The other day I received a text message from my daughter that read, “Need water. Bring some.” Now, someone who didn’t know the situation–she was life guarding at a pool near our home, so bringing her the much needed water was no big deal; I didn’t mind the rudeness of her text; and I didn’t want her to suffer–would probably hit erase and not give it another thought.
Her text message made me think about the course of the résumé, how they’re getting shorter and shorter, until, I fear, they’ll resemble a text message.
According to some résumé writing pundits and many recruiters, less is better when it comes to the overall content of your résumé. Just a couple of years ago this belief was hitting the streets; now lesser than less is better is the word. I tell my jobseekers who haven’t hunted for jobs in the past ten years that writing résumés has changed since then; hell, it’s changed since the past couple of years.
We all know that recruiters and hiring managers are inundated with hundreds of résumés for one job and that Applicant Tracking Systems (ATS)–that identify keywords–are necessary to make the process more manageable. Further, résumés that don’t speak to employers’ needs are considered as useful as a paper bag. Accomplishments are essential, as they show the value you can bring to the company. Résumés are given six to 20 seconds to be scanned and determined whether they’ll be read more thoroughly. All of this has been stated ad nauseam.
With this said, those four-line, no nonsense personal profiles can be reduced to a one-line list of value-added words, which looks more like a branded headline than a personal profile. All of this must be done while still addressing the needs of the employer and including keywords. This requires the best of the best editing. Words like, “Experienced,” “Innovative,” Results-oriented,” are out the window…have been out the window.
Job summaries in the experience section have likewise been reduced from, say, four lines to two. This is where you state your duties and a quick blurb on your value-added; and for those who believe the more duties, the better, you are out of luck. Following the job summary should be bulleted accomplishments that, you guessed it, must be reduced from, say, two lines to one. While you don’t have a lot of real estate to elaborate on your accomplishments, a one-liner will have to do.
Are we looking at this through a single lens, though? Are we assuming all recruiters or hiring managers are reading tons of résumés and just trying to keep their head above water, or that recruiters are the only ones reading our résumés? Employers of start-ups, smaller companies, and nonprofits spend more than 20 seconds to peruse a résumé before reading it in its entirety, because they have more time.
Before you tightly edit your two-page résumé, think about to whom you’re sending it. A hiring authority who doesn’t read thousands of résumés, might be confused by a one-line personal profile that resembles more of a branding headline than the typical profile. Think of your audience.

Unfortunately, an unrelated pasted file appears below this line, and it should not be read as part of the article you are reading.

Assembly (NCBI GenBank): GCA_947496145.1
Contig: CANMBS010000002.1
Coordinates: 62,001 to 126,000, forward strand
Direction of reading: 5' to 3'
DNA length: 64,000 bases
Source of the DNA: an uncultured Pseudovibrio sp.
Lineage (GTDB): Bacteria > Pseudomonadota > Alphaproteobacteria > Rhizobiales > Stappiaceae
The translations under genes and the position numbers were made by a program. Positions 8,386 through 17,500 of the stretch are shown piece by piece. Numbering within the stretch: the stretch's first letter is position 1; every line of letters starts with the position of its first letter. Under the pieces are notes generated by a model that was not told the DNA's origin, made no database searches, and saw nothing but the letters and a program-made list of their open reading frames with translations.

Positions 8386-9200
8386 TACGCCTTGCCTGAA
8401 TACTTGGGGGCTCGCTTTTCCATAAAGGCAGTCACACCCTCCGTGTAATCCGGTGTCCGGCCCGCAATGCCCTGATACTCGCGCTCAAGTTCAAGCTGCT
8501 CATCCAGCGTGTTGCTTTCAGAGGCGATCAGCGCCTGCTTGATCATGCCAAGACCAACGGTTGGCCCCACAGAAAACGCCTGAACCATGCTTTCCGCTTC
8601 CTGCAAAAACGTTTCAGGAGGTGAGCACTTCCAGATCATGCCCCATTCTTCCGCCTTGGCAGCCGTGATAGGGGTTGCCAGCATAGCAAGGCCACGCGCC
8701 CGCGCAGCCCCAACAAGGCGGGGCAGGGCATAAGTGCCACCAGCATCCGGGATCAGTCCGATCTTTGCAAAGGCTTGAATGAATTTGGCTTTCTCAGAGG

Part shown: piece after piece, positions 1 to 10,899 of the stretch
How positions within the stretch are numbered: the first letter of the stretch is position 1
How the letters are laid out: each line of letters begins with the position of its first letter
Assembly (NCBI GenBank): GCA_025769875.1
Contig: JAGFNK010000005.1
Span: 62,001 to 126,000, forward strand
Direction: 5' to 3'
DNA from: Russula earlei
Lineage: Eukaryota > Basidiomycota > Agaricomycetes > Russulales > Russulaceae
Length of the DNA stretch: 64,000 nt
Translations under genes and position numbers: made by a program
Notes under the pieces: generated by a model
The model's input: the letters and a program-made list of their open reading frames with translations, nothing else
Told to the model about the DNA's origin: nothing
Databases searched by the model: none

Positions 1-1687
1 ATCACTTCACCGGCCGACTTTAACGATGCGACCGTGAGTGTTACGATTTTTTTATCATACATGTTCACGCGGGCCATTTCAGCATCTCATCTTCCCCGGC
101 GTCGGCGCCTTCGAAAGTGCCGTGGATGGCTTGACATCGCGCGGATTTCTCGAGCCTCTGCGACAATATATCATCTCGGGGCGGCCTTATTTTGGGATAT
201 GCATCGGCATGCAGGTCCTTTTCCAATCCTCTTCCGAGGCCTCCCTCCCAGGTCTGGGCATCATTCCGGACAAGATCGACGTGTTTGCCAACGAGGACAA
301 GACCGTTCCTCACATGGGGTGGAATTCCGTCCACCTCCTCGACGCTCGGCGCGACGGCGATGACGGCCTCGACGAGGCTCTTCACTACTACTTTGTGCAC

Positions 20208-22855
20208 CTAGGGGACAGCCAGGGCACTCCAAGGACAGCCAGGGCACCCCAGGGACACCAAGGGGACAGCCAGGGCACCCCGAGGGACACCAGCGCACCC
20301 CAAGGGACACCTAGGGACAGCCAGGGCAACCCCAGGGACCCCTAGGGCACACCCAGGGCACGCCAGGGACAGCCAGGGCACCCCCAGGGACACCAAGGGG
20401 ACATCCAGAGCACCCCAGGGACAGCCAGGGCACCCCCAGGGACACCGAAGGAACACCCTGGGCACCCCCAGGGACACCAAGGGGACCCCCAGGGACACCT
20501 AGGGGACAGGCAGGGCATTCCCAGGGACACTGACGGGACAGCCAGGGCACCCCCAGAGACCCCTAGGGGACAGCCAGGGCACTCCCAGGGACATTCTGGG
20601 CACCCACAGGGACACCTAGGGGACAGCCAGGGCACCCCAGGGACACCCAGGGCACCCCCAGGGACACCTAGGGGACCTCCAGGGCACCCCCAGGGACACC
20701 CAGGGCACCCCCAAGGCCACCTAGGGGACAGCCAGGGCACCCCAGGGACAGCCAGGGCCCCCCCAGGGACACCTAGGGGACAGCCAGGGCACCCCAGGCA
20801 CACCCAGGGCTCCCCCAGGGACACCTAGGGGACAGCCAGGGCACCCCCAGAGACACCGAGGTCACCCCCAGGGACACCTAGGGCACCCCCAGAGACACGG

As for my daughter’s text messages, I know what she means when a terse one-line message hits my screen. It would be nice if she would add, “Love, your daughter.”
Really good points here Bob. It’s been interesting to watch my two sons, ages 21 and 27, craft their resumes for different jobs. Some employers want applications only online. Some couldn’t care less about a cover letter. Some say state your objective: others say eliminate the Job Objective line. It’s an-ever changing landscape, especially as the demographic profile of those actually reviewing the resume changes.
Does a baby boomer middle manager see the same thing/ want the same thing as a twenty-something owner of an upstart company? Even the issue of grammar and punctuation is an issue!
As with everything in business and in life, your statement is spot on: “Think of your audience.” Cheers! Kaarina
Excellent post, Bob. I agree that the most useful perspective is that of the audience. It’s often challenging for a job seeker to understand that their resume is not about them; they’re the subject, but the object is demonstrating the value they can add for the hiring manager.
Thanks, Marti. What’s maddening is not having a definitive opinion on what the collective audience wants. There are many standards, according to the pundits, but no “word” on the matter. Whereas an academic might appreciate a longer, more descriptive resume; a recruiter might want something shorter and easier to read. I guess this is what keeps us in business.
One thing that’s really common in graduate applications is seeing a cv with one line for their 4 year long degree and then 5 lines on their casual supermarket/part time work. Definitely be short and punchy but make sure your dedicating the right space to the most important areas. No point doing all that hard work if you’re not going to tell people about it!
So true, sir Owen. The work people perform at grad school is more relevant than supermarket experience. I worked my arse off at grad school, while also helping to raise my first child. I think people under-value the hard work and accomplishments they achieve at grad school.